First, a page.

Seth Moulton facts for kids
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Official portrait, 2015
|Member of the U.S. House of Representatives
from Massachusetts's 6th district
January 3, 2015
|Preceded by||John F. Tierney|
Seth Wilbur Moulton
October 24, 1978
Salem, Massachusetts, U.S.
|Education||Harvard University (AB, MBA, MPP)|
|Branch/service||United States Marine Corps|
|Years of service||2001–2008|
|Unit||1st Battalion 4th Marines|
|Awards|| Bronze Star (2) with valor
Navy and Marine Corps Commendation Medal with valor
Seth Wilbur Moulton (born October 24, 1978) is an American politician serving as the U.S. representative for Massachusetts's 6th congressional district since 2015. A former Marine Corps officer, he is a member of the Democratic Party.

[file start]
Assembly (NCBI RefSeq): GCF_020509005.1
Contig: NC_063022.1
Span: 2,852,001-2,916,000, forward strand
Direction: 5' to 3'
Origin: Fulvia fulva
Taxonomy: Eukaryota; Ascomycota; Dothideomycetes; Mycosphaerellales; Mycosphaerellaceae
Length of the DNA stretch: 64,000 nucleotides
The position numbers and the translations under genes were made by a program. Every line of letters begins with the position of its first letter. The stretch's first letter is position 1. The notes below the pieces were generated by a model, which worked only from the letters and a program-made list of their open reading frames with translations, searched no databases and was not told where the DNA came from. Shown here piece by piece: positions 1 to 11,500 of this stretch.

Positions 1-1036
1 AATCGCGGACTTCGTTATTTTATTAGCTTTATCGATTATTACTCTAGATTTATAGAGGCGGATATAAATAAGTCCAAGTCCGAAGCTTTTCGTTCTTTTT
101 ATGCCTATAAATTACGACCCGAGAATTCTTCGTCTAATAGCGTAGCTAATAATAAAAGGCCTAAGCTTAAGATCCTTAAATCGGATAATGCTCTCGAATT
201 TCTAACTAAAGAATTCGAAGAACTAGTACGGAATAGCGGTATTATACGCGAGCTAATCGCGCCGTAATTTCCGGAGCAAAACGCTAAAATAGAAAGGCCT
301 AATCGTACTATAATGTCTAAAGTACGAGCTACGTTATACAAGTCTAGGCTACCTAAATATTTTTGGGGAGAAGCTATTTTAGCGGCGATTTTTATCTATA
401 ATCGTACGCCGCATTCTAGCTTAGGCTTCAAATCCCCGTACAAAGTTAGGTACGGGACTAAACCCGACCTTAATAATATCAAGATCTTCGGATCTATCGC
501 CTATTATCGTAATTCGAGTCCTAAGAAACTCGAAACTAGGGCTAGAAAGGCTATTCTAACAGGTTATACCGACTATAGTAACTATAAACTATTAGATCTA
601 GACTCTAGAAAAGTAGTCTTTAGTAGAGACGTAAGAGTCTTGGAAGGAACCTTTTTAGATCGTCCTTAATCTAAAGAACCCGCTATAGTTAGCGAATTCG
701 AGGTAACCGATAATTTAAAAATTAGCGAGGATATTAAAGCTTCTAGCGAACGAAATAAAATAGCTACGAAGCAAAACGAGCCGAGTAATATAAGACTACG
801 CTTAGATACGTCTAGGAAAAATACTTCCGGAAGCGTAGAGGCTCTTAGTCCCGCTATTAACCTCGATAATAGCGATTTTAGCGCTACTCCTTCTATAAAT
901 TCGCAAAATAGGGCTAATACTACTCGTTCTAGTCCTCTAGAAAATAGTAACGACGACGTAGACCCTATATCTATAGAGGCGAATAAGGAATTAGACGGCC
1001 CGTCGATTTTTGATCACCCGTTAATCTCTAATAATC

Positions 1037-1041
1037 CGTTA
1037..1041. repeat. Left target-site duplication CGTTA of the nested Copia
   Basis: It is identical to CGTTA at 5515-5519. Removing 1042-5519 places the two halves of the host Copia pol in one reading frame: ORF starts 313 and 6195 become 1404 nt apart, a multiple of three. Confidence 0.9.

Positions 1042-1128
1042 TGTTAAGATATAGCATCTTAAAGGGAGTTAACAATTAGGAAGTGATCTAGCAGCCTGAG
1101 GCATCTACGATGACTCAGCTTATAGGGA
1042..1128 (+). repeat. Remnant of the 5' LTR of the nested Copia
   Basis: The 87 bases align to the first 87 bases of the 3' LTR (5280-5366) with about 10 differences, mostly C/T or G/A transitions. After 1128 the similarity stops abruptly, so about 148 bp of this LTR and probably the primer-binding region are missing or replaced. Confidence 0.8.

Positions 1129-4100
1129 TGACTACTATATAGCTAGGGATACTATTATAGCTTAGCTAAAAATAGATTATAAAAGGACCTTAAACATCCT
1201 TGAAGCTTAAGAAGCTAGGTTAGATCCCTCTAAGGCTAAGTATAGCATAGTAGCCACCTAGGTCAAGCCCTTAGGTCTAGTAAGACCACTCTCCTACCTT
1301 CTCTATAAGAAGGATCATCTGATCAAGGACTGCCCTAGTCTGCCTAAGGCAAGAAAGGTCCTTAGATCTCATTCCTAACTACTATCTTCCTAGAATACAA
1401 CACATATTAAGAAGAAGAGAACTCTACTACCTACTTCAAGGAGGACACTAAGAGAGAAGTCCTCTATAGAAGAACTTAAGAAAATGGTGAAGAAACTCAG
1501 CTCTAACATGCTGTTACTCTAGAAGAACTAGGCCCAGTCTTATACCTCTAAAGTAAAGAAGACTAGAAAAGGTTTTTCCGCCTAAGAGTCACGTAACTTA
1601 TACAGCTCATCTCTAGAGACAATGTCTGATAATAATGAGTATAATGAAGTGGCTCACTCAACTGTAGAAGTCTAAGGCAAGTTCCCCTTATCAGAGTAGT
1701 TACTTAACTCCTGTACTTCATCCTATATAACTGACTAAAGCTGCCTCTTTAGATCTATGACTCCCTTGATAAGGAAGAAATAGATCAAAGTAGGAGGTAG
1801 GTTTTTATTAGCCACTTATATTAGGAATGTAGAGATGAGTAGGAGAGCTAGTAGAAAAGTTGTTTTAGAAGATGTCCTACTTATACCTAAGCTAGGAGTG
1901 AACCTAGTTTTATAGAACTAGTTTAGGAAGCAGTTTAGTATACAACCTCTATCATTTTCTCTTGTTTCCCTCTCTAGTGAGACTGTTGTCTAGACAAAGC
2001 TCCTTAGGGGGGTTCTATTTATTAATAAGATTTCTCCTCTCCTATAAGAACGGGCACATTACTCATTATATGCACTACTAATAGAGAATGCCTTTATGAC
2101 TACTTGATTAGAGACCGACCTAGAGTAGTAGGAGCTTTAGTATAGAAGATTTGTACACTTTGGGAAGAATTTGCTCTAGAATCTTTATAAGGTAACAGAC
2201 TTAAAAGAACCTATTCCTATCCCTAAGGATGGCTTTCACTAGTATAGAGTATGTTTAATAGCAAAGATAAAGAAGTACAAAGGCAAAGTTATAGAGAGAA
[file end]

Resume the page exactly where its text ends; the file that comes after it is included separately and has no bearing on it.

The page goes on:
After graduating from Harvard University in 2001 with a Bachelor of Arts in physics, Moulton joined the United States Marine Corps. He served four tours in Iraq and then went on to earn his master's degrees in business and public policy in a dual program at Harvard. He entered politics in 2014 when he ran for Massachusetts's 6th congressional district, a seat that he won and has held ever since.
In early 2019, Moulton was seen as a potential presidential candidate for the Democratic nomination in 2020. Publicly expressing his interest in the prospect, he traveled to early primary states. After announcing his candidacy on April 22, 2019, Moulton failed to gain traction and withdrew from the race on August 23.
- Early life, education, and commission
- Military career
- Private sector career
- U.S. House of Representatives
- 2020 presidential campaign
- Personal life